How to Spot a Jihadi

On 30 August 2009, Jordanian journalist Murad Batal al-Shishani published a new article in al-Hayat where he asserts that an Islamist’s clothes are often political statements and can indicate his precise type of Islamist orientation.

Al-Shishani states that during the 1980s, the Salafi style of “short clothing” (a likely reference to the ankle-high pants Salafis commonly wear) became prominent along with “Afghan clothing,” which is the shalwar kameez and which represented solidarity with the Afghan-Arab Mujahidin. Today, he claims that someone with a beard is often described as one of the “brotherhood.”

He writes that two prominent differences in clothing currently exist. The first is the contention between those who follow Abu Muhammad al-Maqdisi and the “neo-Zarqawis,” who consider themselves as the legacy of Abu Mus’ab al-Zarqawi. The second is between Hamas and the jihadi groups in Gaza.

In the al-Maqdisi—neo-Zarqawi split, al-Shishani states that the neo-Zarqawis wear a black skullcap, which some consider a representation of the Salafi-jihadis.  Al-Maqdisi himself said the black skullcap, or any color skullcap for that matter, did not accurately represent someone’s religious tilt. Rather, he claimed, to know someone’s religious affiliations one should look into someone’s heart and actions. However, he did acknowledge that “some simple and novice youth” recognize the black skullcap as a Salafi-jihadi symbol.

As for the Hamas—Salafi-jihadi split, Abd al-Latif Musa, AKA Abu al-Nur al-Maqdisi, a former preacher for Jund Ansar Allah stated on 15 February 2009 that the Salafi-jihadi wears dark-colored Pakistani clothes with “a military jacket” that is a bit larger than the person so he can “hide his personal weapon or radio under it. He wears a small black hat that resembles the hat Abu-Mus’ab al-Zarqawi … [wore]. Some of them allow their hair to grow to their shoulders covering it was a piece of cloth called a hatteh or a shaleh.”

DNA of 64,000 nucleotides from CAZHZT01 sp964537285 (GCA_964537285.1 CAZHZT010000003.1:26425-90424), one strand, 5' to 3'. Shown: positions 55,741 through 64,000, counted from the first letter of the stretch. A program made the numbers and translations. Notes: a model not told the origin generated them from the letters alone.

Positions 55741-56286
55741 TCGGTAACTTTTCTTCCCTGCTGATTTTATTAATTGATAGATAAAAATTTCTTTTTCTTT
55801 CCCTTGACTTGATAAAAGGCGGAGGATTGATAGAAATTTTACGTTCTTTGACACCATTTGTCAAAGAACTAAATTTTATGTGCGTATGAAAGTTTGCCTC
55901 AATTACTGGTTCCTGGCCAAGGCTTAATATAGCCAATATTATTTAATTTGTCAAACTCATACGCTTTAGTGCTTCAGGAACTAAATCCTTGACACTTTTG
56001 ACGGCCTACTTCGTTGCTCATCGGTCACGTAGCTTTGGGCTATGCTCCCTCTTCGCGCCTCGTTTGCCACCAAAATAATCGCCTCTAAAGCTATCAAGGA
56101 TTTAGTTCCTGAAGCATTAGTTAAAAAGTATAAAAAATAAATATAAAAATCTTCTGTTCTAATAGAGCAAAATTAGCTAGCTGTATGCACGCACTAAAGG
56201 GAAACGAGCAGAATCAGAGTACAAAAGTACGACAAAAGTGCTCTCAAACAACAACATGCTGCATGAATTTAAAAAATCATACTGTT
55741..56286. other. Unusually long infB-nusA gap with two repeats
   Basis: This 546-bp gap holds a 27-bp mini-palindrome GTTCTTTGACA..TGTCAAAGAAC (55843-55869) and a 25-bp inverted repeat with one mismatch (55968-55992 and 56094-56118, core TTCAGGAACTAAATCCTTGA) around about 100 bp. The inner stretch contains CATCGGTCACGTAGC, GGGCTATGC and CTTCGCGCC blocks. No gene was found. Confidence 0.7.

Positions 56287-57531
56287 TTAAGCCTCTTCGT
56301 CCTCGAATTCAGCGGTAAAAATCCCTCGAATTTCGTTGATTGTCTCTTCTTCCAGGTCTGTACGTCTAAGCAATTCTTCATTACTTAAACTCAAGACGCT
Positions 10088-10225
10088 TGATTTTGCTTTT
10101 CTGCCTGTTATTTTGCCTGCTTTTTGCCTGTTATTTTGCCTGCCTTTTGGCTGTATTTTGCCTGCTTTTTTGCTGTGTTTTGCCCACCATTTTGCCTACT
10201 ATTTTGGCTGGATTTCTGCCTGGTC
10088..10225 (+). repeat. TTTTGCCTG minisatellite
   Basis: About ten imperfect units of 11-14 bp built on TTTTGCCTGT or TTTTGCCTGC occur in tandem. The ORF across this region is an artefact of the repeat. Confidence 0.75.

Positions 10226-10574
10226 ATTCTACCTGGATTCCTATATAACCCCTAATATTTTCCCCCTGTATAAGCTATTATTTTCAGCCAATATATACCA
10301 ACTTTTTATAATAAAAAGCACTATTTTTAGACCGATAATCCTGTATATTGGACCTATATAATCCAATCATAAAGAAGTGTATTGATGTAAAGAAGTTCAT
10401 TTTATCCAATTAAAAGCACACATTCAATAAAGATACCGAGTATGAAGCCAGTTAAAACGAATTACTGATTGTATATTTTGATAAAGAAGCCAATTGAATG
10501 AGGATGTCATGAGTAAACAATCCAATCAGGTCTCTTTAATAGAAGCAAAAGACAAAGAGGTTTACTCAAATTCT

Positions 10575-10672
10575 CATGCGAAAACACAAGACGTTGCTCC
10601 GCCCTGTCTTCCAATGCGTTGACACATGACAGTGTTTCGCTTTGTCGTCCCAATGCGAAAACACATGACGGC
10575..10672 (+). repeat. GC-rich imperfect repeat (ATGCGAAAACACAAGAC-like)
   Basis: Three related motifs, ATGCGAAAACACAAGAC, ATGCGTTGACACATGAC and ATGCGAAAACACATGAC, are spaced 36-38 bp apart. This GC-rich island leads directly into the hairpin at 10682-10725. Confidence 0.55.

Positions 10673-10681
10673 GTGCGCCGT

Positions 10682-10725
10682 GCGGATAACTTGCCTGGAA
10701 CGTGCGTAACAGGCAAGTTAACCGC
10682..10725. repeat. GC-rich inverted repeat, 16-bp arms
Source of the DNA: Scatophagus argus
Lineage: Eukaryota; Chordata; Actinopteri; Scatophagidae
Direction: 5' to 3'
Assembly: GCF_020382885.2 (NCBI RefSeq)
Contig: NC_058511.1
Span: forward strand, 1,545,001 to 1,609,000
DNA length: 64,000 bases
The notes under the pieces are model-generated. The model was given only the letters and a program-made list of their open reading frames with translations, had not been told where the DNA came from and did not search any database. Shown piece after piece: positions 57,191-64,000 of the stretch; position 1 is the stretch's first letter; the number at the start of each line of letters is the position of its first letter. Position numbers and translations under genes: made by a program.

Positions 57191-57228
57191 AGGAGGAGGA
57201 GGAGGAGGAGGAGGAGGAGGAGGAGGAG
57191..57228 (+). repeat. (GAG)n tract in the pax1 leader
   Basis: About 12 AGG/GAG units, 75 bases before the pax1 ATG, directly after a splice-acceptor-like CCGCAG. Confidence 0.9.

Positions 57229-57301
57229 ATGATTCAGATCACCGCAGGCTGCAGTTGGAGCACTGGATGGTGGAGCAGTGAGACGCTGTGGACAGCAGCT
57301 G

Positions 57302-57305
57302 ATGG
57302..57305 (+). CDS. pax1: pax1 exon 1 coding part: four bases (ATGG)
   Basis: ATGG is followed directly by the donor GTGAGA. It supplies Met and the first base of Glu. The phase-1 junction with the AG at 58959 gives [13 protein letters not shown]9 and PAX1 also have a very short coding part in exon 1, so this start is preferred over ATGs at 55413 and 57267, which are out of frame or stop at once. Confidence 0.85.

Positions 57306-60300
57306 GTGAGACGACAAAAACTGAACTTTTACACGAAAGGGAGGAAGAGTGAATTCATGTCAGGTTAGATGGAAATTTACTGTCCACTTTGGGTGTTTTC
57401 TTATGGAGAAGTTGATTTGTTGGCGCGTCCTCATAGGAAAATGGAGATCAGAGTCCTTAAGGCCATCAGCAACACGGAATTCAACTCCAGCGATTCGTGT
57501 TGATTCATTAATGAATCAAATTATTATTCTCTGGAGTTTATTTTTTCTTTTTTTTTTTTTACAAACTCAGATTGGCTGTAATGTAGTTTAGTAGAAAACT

Al-Shishani provides a practical guide on the type of clothes one could expect a jihadi to wear. However, he warns that in the case of Salafi-jihadis, they will not likely wear their typical jihadi clothes during an operational mission because doing so could garner unwanted attention.

(In case anyone is interested, the article reminded me of this unrelated piece about the Qubaisiyat, a secretive female Islamic group in Syria.)

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10 Responses

  1. Interesting. How come this isn’t what you see in some of the more hardcore salafists in the US that follow these guys mentioned above? Something lost over the Atlantic?

  2. I am sorry to say, but if you like to select on what ‘Madhab’ someone is, it is for sure not the clothes you have to watch….

    Taqqiya is wide-spread and practised by many Salafi’s. Taqqiya means; the Concealing or disguising one’s beliefs, convictions, ideas, feelings, opinions, and/or strategies at a time of imminent danger, whether now or later in time, to save oneself from physical and/or mental injury.

    In other words, most EU and US Salafi’s who are truly planning, will conceal their intentions and wear western clothing, drink alcohol and so on (see Mohammed Atta before 9-11).

    On Jihadi forums this post on Jihadica is a topic of laughter.